Bridging the Gap

It was my senior year in college when I officially began my career in the fitness industry.  My basketball coach asked me to help with team conditioning when I opted to sit out my last year.  This was an opportunity to lead me on the path to a wonderful career in the health and wellness industry.

Early on I was training at a small health club and also working as a strength and conditioning coach at a local high school.  This was the perfect introduction.  I understood how the body moved and reacted from an athletic point of view.  My typical client at that time was looking for general fitness and looking to improve strength, increase flexibility and reduce the risk of injury.  I was surrounded by many great coworkers that offered great advice for program design, how to modify exercises to regress or make it more difficult, and how to develop rapport with clients.

As I gained confidence in myself and my training I was able to integrate what I had learned in school, from my own experience and from playing around.  There were many tools added to the repertoire of exercises.  TRX, kettle-bells, yoga just to name a few.  I began to push clients out of their comfort zones.  Adding more weight, making them crawl on the floor, balancing with their eyes closed, kneeling on a stability ball, signing up for their first 5k race.  These achievements brought strength, confidence and excitement to my clients.  In turn, I was seeing the true benefits of my job.

Once I was asked what fitness means to me.  This was my answer: being able to move how I want when I want, without limitation or restrictions due to pain or discomfort.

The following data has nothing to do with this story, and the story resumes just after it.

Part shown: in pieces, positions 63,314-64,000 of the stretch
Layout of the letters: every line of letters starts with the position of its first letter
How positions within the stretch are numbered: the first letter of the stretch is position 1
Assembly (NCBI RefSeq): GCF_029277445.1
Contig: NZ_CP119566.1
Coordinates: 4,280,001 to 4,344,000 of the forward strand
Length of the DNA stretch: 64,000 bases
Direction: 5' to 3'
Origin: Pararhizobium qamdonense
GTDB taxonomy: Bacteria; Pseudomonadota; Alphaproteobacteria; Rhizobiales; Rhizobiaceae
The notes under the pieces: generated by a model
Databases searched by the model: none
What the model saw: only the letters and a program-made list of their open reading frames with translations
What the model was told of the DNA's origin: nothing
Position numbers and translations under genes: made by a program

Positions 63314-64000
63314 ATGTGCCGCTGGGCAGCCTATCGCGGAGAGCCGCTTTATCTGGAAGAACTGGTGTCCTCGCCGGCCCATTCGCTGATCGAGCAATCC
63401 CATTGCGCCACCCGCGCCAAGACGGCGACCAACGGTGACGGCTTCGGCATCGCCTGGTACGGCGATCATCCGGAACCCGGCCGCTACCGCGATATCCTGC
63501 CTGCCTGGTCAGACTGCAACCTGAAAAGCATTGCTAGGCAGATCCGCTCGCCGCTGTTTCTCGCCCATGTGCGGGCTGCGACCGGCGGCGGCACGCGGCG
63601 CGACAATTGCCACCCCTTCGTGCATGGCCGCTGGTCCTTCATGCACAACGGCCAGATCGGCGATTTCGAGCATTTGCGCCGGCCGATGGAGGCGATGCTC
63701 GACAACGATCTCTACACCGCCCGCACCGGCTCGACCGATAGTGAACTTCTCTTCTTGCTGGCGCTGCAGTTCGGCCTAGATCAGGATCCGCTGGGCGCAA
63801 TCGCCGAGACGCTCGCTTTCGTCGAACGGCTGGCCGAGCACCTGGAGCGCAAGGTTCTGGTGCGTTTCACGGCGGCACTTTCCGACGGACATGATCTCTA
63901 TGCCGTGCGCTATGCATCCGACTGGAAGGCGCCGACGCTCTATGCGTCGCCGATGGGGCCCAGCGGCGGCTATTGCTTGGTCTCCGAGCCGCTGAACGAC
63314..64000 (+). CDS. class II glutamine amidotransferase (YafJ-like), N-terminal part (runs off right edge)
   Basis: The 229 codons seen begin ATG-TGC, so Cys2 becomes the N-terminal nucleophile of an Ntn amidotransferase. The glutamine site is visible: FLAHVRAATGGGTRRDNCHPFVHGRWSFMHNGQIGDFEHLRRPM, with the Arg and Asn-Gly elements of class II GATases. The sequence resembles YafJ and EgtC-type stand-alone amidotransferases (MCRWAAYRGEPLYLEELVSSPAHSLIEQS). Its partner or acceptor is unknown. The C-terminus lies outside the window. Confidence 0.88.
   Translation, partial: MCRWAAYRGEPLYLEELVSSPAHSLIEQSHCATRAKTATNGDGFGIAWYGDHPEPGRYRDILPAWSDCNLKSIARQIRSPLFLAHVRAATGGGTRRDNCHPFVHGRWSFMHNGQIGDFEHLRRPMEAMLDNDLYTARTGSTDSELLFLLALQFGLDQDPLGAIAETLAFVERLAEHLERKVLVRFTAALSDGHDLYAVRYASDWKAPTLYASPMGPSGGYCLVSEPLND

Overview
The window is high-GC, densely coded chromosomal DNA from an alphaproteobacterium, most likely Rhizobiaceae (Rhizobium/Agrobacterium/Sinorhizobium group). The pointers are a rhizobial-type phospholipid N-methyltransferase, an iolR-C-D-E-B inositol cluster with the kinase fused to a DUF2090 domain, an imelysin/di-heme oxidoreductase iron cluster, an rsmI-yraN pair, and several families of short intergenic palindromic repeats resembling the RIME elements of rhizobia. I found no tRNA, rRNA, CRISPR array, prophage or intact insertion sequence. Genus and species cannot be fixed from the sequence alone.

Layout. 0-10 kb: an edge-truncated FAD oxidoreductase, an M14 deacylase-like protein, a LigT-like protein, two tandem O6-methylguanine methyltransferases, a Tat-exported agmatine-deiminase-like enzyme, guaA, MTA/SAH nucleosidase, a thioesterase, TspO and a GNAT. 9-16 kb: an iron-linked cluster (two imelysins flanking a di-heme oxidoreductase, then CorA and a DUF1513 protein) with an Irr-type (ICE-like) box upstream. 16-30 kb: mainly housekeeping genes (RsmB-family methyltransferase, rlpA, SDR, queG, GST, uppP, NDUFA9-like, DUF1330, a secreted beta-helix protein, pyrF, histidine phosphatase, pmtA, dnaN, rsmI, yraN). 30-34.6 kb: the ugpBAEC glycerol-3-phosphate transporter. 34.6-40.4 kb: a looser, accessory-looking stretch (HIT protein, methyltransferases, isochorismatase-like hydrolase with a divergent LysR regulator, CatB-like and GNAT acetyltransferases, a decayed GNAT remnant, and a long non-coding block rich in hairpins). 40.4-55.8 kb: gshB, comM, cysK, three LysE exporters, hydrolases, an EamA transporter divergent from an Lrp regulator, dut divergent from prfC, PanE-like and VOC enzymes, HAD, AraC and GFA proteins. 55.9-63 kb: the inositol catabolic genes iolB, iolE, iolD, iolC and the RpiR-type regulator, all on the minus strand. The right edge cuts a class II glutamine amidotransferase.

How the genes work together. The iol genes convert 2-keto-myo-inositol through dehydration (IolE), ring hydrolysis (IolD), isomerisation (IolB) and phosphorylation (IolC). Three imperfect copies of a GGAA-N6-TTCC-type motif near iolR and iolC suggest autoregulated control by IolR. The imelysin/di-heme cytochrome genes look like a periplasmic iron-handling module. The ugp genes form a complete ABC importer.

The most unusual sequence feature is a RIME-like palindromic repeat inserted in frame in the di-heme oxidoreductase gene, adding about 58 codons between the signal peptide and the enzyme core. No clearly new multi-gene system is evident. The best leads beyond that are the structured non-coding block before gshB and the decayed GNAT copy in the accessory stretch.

Our industry is changing every day. We have a beautiful platform to make a difference in the lives of those we work with.  One of the greatest parts of my job is that no two days are ever the same.  Whether it is working with the 40 year old marathon runner or the 80 year old wanting to improve strength and balance, all clients deserve the opportunity to achieve their goals in a safe and enjoyable environment.  This is why I hold myself accountable to helping them achieve their goals.

Over the last few months I have seen an increase in "special population" type of clients coming in for help.  These include MS, obesity, arthritis, cancer patients and the list goes on.  It is that reason I am bridging the gap, between the medical world and the fitness world.  By actively seeking out workshops and specific trainings this will help to improve the everyday lifestyle for many of my clients.  In fact, next week I am headed to Berkeley, CA to learn more about the way we train by focusing on and improving the connection between the body and the brain.

I see this as the most applicable part of my journey.  As more people are educating themselves about dis-ease they have acquired, I am helping them on the flip side, to a healthier, more fulfilling and enjoyable life.

My journey in this industry has been great and I look forward to seeing where it leads me in the future.

be well-

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